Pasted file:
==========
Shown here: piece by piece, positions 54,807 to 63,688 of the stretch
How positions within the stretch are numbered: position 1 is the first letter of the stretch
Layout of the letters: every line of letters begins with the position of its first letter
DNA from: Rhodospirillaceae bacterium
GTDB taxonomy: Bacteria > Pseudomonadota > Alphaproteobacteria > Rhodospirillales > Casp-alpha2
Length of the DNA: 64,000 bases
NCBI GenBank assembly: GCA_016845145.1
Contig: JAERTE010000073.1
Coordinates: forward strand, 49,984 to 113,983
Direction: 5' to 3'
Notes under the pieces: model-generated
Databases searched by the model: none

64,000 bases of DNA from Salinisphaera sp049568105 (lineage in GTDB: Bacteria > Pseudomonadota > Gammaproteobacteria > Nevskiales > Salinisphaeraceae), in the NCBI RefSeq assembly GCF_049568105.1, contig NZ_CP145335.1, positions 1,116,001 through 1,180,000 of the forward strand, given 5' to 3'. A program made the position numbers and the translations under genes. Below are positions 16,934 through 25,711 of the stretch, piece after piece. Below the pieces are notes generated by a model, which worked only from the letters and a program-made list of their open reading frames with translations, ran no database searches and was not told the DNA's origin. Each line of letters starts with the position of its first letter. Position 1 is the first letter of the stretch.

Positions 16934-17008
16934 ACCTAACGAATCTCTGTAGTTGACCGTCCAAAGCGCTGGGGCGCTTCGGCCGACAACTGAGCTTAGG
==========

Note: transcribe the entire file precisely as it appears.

Shown here: piece by piece, positions 54,807 to 63,688 of the stretch
How positions within the stretch are numbered: position 1 is the first letter of the stretch
Layout of the letters: every line of letters begins with the position of its first letter
DNA from: Rhodospirillaceae bacterium
GTDB taxonomy: Bacteria > Pseudomonadota > Alphaproteobacteria > Rhodospirillales > Casp-alpha2
Length of the DNA: 64,000 bases
NCBI GenBank assembly: GCA_016845145.1
Contig: JAERTE010000073.1
Coordinates: forward strand, 49,984 to 113,983
Direction: 5' to 3'
Notes under the pieces: model-generated
Databases searched by the model: none

64,000 bases of DNA from Salinisphaera sp049568105 (lineage in GTDB: Bacteria > Pseudomonadota > Gammaproteobacteria > Nevskiales > Salinisphaeraceae), in the NCBI RefSeq assembly GCF_049568105.1, contig NZ_CP145335.1, positions 1,116,001 through 1,180,000 of the forward strand, given 5' to 3'. A program made the position numbers and the translations under genes. Below are positions 16,934 through 25,711 of the stretch, piece after piece. Below the pieces are notes generated by a model, which worked only from the letters and a program-made list of their open reading frames with translations, ran no database searches and was not told the DNA's origin. Each line of letters starts with the position of its first letter. Position 1 is the first letter of the stretch.

Positions 16934-17008
16934 ACCTAACGAATCTCTGTAGTTGACCGTCCAAAGCGCTGGGGCGCTTCGGCCGACAACTGAGCTTAGG